Last weekend eventually saw me venturing out for the first time, since being struck down with a severe kidney infection the weekend before. Although, still in a bit of pain, I returned to work on Monday evening, and the first hour or so nearly killed me.
Having to work with a fast moving product, my lower back felt the pressure, and it came as a relief when things became a lot more easier. As I write this, it is now Thursday, and finally, I'm beginning to feel normal again. With the rest of this post completed, this introductory, is the final piece of work, before checking for spelling mistakes, and coding errors which sometimes creep in.
Being off work for the week on the sick, although I could not move around too much without that 'stabbing' pain, I did however manage to carry out a lot more work on my main spreadsheet. With the addition of data belonging to Adam's former Black-headed Gull project, the spreadsheet has now 'mushroomed' to over 10,800 entries. Along with these, there are constant additions, not only with my ring sightings, but also ring sightings from other observers, which are becoming more frequent.
Once fully updated, with hyperlinks to recoveries, PDF Files, Photos and Blog entries etc., the spreadsheet should look like a 'work of art'. Via the use of the BTO's new DemOn Ringing database, I have discovered that Adam had not submitted most of his Black-headed Gull sightings to the BTO, which I must add came from me. I've now began the task of submitting the 'key' sightings for individual BHGs, as well as all Herring Gull sightings, as Adam was also the ringing coordinator for the Copeland Herring Gull Project.
I became aware of this problem, as one of my contacts received an email from Lee Barber, to say that her Herring Gull, was a first ever re-sighting since being ringed. My contact, as well as myself, knew differently, for that particular gull. I am now systematically submitting all those sightings that I have on my spreadsheet. I dread to think, just how much data is out there, being held by those running colour-ring projects, which has not been submitted to the BTO.
Finally, with the weekend approaching, I'm itching to get out and about again. As we are now approaching mid-winter, there are still a lot of birds recorded last year, which are still to be re-located, adding to their longevity. Records such as my Icelandic Black-headed Gull, ringed with a metal, having been recorded for the seventh winter running, are 'priceless'. Reading colour-rings are fairly straight forward, but repeated sightings of metal-rung birds, are definitely the 'Crème De La Crème'.
My visit to Antrim Marina this week, was made on Sunday afternoon, which I think was the first time in seven seasons that I visited the Marina with such a late start. Still feeling the effects of last weekends kidney infection, I headed off to Kinnegar Beach, to catch an out-going tide, before calling in to the Marina on my way home.
On driving into the car park at the Marina, at 12:45, I immediately spotted two colour-ringed Black-headed Gulls, the first being 2CTR , which was the first sighting of this bird, since being caught and ringed here on the 18th November 2019. The second gull was 2AAA , the first ever Black-headed Gull, to be ringed belonging to Adam McClure's former Northern Ireland Black-headed Gull Study. 2AAA , was ringed here at the Marina, on the 12th November 2012.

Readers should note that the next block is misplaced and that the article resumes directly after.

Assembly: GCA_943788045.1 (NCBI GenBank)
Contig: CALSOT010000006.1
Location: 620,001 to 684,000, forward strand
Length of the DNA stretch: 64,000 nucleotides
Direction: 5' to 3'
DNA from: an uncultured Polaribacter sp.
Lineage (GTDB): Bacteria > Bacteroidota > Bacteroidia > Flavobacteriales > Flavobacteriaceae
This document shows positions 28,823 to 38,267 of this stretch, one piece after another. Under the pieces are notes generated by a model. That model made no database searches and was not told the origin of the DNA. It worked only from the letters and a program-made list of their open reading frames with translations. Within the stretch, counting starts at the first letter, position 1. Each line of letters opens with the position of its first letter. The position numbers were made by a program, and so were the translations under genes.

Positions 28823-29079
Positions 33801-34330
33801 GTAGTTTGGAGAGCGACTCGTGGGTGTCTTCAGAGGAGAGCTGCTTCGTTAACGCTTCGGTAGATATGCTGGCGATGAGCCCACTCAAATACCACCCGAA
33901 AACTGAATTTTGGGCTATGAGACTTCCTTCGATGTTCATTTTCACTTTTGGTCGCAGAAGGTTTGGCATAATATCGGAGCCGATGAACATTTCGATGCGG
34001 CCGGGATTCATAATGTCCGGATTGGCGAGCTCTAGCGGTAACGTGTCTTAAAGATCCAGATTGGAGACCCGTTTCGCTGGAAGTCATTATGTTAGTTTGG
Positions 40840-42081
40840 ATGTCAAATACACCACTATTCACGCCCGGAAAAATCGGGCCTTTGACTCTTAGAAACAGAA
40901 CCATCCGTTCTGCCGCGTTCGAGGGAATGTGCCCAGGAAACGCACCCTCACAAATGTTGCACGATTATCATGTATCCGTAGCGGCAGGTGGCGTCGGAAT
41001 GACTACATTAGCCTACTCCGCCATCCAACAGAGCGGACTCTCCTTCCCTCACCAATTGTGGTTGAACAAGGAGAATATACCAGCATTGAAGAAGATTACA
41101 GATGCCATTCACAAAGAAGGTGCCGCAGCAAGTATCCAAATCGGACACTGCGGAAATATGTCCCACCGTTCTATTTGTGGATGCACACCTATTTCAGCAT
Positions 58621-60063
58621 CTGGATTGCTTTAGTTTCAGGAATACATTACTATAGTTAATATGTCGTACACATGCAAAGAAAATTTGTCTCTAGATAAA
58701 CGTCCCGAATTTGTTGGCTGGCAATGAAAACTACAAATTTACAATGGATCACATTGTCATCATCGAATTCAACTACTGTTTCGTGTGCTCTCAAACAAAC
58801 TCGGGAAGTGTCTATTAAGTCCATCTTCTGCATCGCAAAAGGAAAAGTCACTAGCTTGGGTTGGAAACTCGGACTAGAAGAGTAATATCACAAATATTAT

Black-headed Gull - 2CTR - Antrim Marina, Antrim Town, Co. Antrim (08 Dec 20190
(Ringed as an Un-Sexed Adult, on the 18th November 2019, at Antrim Marina)
With two rings already recorded, I drove slowly towards my parking spot, when I the noticed a Black-headed Gull sporting a tall metal ring, which would be of a foreign bird. I stopped the engine and scoped the ring, spotting the last four digits - 1487 . Instantly, I knew this gull was the Icelandic - 571487 , and several photos were taken before the bird flew off. I had captured the rest of the number, except for the final two digits - 87 .
I was, as to be expected, delighted to record the return of 571487 , for now, this, the seventh winter running. My initial sighting of the gull was made at the end of the 2013/2014 winter, when I spotted it on the 23rd March 2014. Ringed as a chick, on the 19th June 2003, the duration, as of today's sighting, is now 16 years, 5 months and 19 days, making it (I believe), my second oldest BHG known to still be alive.
Black-headed Gull - Iceland 571487 - Antrim Marina, Antrim Town, Co. Antrim (08 Dec 2019)
(Ringed as a Chick, on the 19th June 2003, just outside Reykjavik, Iceland)
As the Icelandic bird flew off, my attention once again turned onto the other gulls. So far this winter, I have recorded 28 colour-ringed Black-headed Gulls, plus, with the addition of five newly ringed birds, I was on the lookout for 33 birds altogether. At no time did the overall numbers present exceed 80 gulls, but they were clearly coming and going quite rapidly. By 2:30, the skies had darkened so much, it was actually beginning to become very difficult to scope rings in the poor light. Also at this time, showers became more frequent and heavy, making it almost impossible to see anything at all.
I had recorded 20 colour-rings which also included my first re-sighting of 2FDK , which had also been ringed here on the 18th November. This was one of four gulls that day, which were ringed with my own 'Blue Darvic's', in my attempt to carry on with the 'Antrim Marina Study', which I began in support of Adam's former Northern Ireland Project. With the conditions now so poor, I decided to call it a day. On leaving, I was disappointed at not having recorded 2AFD or 2CSF , which should have returned here a couple of weeks ago, from Latvia and Iceland.